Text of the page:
I have a full article that you can check out here that covers ground rods and bonding in easy to understand language with lots of cited sources. I highly encourage you to check it out if this seemed like a foreign language.

How Much Does a Transfer Switch Cost?

The transfer switch, wiring, and any required breakers should cost about $400-$550 for the parts themselves if you were to do the job yourself. Hiring out the job to a licensed electrician will likely cost a total of $700-$1,000 and can be finished in less than a day.

If you have any reservations about doing this process yourself, then I can’t recommend enough that you hire the work out to a licensed electrician. Electricity is invisible and deadly and should not be messed with unless you are fully certain about what you are doing.

What is an Interlock Kit (many types, cost)

Interlock kits are relatively simple and straightforward when compared to their transfer switch counterparts. There is no wiring involved. There is no new box added.

An interlock is simply an odd-shaped piece of flat metal that is allowed to move in one of two positions. It either allows for the main utility breaker to be turned on while physically holding the breaker for the generator in the off position, or it allows for the generator breaker to be engaged while physically holding the main utility breaker in the off position. The two breakers cannot physically be turned on at the same time and therefore you cannot accidentally kill a line worker by back-feeding the utility lines.

Interlock kits will come in many shapes and sizes and you need to match it to your current setup and specific breaker panel. They almost always (I haven’t found an exception) require that the 240-volt dual breaker that you’re using to back-feed your generator power be located at the top position of the panel and below the mains breaker.

If the 240-volt circuit that you are using to back-feed the house with the generator is in a place that doesn’t match up with an available interlock kit, you may need to have a licensed electrician move it to a different place on your main breaker panel.

Interlock Kit Key Points:

  • No rewiring required (unless 240-volt back-feeding breaker is not located at the top of the panel)
  • No separate box to install
  • Simple installation with a few screws
  • Interlock must match your specific make and model of breaker box
  • Cannot tell if power is restored without first shutting off the generator, moving the interlock, and testing the mains power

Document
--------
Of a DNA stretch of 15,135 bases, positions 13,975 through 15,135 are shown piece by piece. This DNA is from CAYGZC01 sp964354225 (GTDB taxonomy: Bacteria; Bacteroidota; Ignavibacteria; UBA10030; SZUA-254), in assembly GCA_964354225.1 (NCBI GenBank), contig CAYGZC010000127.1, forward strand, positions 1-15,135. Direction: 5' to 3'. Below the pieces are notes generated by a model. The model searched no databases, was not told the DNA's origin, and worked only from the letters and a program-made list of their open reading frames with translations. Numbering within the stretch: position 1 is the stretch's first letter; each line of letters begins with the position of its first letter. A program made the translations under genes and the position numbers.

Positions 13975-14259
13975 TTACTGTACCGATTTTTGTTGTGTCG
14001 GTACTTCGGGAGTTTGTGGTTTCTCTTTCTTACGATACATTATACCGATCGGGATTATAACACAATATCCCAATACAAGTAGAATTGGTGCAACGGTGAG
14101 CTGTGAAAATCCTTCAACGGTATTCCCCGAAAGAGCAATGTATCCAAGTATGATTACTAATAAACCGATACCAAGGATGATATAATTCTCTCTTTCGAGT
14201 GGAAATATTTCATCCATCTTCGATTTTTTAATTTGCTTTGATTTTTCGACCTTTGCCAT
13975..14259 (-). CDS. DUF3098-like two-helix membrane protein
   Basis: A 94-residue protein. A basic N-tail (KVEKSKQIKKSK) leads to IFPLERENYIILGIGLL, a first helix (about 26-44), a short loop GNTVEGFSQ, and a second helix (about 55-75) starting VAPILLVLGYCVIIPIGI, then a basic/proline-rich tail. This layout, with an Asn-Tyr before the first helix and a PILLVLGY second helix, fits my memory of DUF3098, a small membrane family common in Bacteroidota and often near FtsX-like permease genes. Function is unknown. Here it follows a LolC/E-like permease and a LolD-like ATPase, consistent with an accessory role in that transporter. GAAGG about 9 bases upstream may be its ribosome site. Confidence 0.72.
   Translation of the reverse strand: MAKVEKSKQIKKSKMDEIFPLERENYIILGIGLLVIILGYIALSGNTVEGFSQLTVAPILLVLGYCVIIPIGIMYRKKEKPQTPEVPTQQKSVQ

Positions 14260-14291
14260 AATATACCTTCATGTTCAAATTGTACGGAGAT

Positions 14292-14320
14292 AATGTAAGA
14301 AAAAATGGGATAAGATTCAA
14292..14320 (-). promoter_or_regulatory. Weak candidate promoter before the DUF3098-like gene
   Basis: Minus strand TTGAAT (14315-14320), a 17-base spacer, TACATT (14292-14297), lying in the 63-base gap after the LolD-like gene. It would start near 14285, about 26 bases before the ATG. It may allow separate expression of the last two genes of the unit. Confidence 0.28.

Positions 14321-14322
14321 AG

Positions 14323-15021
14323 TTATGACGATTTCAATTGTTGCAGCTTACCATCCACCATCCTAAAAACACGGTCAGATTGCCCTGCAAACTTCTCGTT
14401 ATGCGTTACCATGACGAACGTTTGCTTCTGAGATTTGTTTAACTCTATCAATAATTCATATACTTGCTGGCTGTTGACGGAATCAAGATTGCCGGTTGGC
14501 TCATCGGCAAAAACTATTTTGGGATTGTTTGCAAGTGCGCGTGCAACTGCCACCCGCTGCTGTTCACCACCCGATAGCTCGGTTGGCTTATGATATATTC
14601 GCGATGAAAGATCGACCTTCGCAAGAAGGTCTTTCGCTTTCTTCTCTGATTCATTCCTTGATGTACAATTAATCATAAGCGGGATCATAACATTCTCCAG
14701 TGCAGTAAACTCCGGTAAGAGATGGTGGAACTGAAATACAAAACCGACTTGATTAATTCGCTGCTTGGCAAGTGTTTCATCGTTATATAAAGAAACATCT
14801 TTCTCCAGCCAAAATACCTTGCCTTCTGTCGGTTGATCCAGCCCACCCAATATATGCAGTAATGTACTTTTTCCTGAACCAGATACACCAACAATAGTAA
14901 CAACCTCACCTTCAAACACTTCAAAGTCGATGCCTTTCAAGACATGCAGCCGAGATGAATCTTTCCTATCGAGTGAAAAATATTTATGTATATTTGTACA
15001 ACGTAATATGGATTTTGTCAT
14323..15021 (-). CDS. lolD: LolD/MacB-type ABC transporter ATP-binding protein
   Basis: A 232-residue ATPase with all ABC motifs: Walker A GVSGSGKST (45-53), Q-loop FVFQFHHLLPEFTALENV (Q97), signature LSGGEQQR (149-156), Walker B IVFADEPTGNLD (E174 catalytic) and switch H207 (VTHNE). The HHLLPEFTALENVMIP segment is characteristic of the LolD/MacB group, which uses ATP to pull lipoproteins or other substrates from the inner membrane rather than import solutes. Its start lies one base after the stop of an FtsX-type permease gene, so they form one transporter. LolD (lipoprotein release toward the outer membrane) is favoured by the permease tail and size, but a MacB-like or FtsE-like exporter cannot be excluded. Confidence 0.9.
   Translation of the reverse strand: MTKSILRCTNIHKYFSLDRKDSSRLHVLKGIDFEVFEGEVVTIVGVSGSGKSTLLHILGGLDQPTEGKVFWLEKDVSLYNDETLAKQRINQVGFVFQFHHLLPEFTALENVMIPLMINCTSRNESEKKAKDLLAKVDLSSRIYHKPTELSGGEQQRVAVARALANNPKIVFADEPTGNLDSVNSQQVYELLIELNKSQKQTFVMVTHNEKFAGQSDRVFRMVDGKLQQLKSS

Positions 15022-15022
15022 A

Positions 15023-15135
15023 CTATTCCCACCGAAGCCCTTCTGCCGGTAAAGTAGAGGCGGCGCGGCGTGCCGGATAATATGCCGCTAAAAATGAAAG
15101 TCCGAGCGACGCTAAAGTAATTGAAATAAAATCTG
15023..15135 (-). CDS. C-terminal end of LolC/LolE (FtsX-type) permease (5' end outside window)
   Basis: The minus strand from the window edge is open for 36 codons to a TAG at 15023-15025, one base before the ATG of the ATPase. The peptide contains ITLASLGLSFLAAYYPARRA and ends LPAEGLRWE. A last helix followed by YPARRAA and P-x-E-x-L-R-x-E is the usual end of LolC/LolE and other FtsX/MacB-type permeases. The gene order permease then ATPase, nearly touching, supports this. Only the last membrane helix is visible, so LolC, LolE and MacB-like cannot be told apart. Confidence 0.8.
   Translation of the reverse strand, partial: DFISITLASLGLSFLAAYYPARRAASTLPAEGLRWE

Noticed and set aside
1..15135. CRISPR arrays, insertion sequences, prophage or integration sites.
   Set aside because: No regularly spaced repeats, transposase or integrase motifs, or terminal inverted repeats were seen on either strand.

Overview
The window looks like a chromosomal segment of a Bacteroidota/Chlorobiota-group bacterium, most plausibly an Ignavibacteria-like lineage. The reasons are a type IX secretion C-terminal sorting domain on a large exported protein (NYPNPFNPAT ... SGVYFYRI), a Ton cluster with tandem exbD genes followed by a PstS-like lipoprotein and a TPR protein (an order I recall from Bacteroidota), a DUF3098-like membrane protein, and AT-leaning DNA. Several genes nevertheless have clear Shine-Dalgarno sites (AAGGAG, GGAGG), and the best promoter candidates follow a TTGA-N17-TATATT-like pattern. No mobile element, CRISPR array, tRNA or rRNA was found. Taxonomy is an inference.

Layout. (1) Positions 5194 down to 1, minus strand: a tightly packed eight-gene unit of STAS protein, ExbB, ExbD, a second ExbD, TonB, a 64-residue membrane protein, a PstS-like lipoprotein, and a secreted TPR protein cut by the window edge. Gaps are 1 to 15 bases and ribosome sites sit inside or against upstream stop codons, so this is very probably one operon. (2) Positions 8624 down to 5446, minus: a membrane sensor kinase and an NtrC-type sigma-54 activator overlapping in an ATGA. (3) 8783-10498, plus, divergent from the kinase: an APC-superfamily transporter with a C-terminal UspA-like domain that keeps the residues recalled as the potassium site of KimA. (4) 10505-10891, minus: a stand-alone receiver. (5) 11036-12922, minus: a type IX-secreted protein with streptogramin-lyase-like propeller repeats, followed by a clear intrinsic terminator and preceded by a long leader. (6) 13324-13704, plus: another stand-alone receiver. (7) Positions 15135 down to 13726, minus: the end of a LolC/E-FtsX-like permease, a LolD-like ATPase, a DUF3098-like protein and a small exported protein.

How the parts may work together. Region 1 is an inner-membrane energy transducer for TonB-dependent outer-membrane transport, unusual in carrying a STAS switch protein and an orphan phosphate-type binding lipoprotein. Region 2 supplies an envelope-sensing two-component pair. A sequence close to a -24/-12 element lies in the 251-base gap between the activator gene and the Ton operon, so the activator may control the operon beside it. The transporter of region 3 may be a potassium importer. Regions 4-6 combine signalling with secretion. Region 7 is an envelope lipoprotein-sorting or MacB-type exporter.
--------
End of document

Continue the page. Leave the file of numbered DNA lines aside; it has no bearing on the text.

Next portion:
• Can potentially power any circuit in the home with the generator (but likely not at the same time)
  • Cost usually around $30-$75 for parts, $200-$300 for labor to do any required wiring if the 240-volt back-feeding breaker needs to be moved

Is a Transfer Switch or an Interlock Kit Best for You?

Now that you know how they work, you have to now decide what is best for you in your particular situation.

If you’re still wondering what size generator you need to power your house and appliances, I have a detailed article here that will guide you through five simple steps to find your match.

In my opinion, a transfer switch is great for someone with a mid-sized generator under 10kW in output. Since your generator’s output is limited compared to grid power, having to carefully select which circuits are most important to you will reduce the likelihood of you overloading your generator.

Since an interlock kit will still allow you to power any circuit in your house from the main breaker box, it would work better when you have a larger generator (10kW+) since the risk of accidentally overloading the generator would be much smaller.

If you’re still in doubt, I recommend consulting with your local licensed electrician.

Regardless of which one you choose, it is critical that you pick one of them before back-feeding your house in order to ensure that you are eliminating the possibility of killing a line worker who is just trying to get the lights back on for you.

Robert Van Nuck

Robert lives in central Michigan and enjoys running, woodworking, and fixing up small engines.